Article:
The emphasis on the literary links between the synoptics might seem to contradict studies that recognize the importance of orality and memory in antiquity but a balanced understanding of the composition of the Gospels requires attention to both orality and literacy. In his preface, Luke appears to mention both those who have composed narratives and those who have communicated with him orally (Luke 1:1–4). Similarly, early patristic writers like Papias stress their knowledge of both the written text and the spoken word.

The Contours of the Problem.

Any attempt to solve the synoptic problem begins by analyzing the different sets of data that make up the Synoptic Gospels. Broadly speaking, there are four types of material: triple tradition, double tradition, special Matthew, and special Luke. The triple tradition is a large body of material consisting of passages found in all three synoptics. Examples include the Parable of the Sower (Mark 4:1–9 and parallels); the Feeding of the Five Thousand (Mark 6:30–44 and parallels); and much of the Passion Narrative (Mark 1415). It features more narrative than sayings material and most of Mark’s Gospel is made up of triple tradition material.

The double tradition material is made up of passages found in both Matthew and Luke but not in Mark. It is rich in sayings material and includes the Lord’s Prayer (Matt 6:9–13 // Luke 11:2–4), the Beatitudes (Matt 5:3–10 // Luke 6:20–23) and the Parable of the Talents / Pounds (Matt 25:14–30 // Luke 19:12–27).

Special Matthew is made up of passages unique to Matthew like the Parable of the Ten Virgins (Matt 25:1–13) and the Sheep and the Goats (Matt 25:31–46). Although it features a lot of sayings material, there are also narratives like the Coin in the Fish’s Mouth (Matt 17:24–27). Special Luke is made up of passages unique to Luke and it is rich in the kind of material that marks out Luke as the great storyteller of the New Testament such as the parables of the Good Samaritan (Luke 10:25–37) and Prodigal Son (Luke 15:11–32).

Although these categories are helpful ways to subdivide the data and to analyze the problem, it is important to note that there are also passages that blur these neat categories. Some material, like the Temptation of Jesus (Matt 4:1–11 // Mark 1:12–13 // Luke 4:1–13), might be described as halfway between double tradition and triple tradition in that the passage is present in all three Synoptics but the most extensive and substantial agreement occurs between Matthew and Luke.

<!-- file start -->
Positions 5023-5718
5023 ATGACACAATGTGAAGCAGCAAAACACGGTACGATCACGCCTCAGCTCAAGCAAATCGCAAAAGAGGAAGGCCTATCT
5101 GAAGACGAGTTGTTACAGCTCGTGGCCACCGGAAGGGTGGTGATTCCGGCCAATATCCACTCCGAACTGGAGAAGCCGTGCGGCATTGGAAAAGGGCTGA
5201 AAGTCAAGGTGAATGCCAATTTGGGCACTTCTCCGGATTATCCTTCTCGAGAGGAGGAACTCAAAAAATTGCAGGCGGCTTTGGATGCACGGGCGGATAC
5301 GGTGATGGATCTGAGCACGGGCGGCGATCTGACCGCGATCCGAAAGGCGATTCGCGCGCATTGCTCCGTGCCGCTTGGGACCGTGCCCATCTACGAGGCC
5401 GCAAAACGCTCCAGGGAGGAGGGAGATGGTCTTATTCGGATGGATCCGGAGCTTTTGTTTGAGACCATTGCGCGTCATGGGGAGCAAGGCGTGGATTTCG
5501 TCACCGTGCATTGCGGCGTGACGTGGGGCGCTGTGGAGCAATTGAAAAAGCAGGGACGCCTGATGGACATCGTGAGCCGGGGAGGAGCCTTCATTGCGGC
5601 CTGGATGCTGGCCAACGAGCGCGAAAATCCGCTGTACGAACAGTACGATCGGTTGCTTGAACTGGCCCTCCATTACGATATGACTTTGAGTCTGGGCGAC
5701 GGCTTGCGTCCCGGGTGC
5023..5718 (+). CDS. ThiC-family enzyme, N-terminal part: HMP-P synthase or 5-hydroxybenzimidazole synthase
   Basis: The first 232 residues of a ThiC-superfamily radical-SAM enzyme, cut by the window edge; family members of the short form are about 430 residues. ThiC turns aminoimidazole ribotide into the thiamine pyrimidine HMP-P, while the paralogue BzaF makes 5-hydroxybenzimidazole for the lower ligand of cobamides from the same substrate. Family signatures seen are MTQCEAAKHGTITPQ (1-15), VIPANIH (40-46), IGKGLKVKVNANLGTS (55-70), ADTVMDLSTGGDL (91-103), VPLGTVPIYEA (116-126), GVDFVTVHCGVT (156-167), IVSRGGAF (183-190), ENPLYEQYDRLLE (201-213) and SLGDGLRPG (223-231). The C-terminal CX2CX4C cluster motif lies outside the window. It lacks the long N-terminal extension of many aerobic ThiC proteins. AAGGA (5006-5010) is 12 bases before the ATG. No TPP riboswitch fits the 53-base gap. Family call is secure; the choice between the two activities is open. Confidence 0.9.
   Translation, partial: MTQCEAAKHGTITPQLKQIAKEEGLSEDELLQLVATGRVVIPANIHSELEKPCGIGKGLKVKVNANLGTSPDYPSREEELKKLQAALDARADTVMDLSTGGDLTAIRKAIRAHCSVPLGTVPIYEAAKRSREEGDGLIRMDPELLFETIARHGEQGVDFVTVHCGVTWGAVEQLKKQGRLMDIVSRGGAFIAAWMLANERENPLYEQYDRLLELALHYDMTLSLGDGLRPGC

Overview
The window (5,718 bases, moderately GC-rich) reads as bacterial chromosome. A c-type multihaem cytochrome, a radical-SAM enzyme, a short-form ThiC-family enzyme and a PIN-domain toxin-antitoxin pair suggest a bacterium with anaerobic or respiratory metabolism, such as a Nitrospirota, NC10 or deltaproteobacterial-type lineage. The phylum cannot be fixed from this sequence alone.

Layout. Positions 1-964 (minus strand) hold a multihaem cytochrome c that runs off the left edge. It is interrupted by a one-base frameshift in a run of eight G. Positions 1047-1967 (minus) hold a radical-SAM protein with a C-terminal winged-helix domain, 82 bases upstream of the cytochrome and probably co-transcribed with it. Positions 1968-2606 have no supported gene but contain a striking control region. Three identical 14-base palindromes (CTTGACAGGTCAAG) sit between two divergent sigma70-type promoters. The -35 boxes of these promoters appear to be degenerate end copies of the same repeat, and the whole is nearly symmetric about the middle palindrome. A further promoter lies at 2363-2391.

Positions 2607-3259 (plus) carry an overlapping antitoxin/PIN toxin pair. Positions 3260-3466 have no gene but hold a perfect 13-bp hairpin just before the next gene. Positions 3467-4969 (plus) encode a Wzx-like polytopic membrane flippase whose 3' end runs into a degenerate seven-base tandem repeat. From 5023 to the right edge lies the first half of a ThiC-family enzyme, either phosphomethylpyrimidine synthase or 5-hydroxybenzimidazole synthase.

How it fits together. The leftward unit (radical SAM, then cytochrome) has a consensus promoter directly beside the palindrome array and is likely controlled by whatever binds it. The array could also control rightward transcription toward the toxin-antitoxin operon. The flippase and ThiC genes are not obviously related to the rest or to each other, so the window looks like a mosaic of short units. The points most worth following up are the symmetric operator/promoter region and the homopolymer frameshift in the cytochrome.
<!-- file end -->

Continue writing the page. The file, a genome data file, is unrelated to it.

In analyzing the data, one key factor emerges, that Mark is usually the “middle term.” Mark plays some kind of mediating role. We can see this in three ways. First, while Matthew and Luke have a lot of their own unique material, Mark has very little. Nearly everything in Mark’s Gospel is also found in Matthew, or Luke, or both. Second, in the material that they share, the triple tradition material, there are substantial agreements in wording and order between Matthew, Mark and Luke, between Mark and Luke, and between Mark and Matthew. There are only minor agreements between Matthew and Luke against Mark. In other words, where all three synoptics are present in a given periscope, Mark is usually the common denominator. Third, the order of the passages that make up the triple tradition is generally the same as the order of Mark’s Gospel. Where Matthew does diverge from Mark’s order, Luke generally follows it. Where Luke does diverge from Mark’s order, Matthew generally follows it.

Weighing the Solutions to the Problem.

Each of the major solutions to the synoptic problem attempts to explain the composition of the Synoptic Gospels on the basis of their readings of this data. The major strength of the Griesbach (Two Gospel) theory is that it provides a robust account of how Mark became the middle term. Advocates argue that it is no coincidence that Mark appears to mediate between Matthew and Luke—it is the product of Mark’s own conflation of the two Gospels he was working with. Thus he retains the order of Matthew and Luke where their order is the same but chooses one or the other of them when they diverge from one another. And his conflation is not only on the level of entire passages but also on the level of precise wording as in this example:

Matthew 8:16 Mark 1:32 Luke 4:40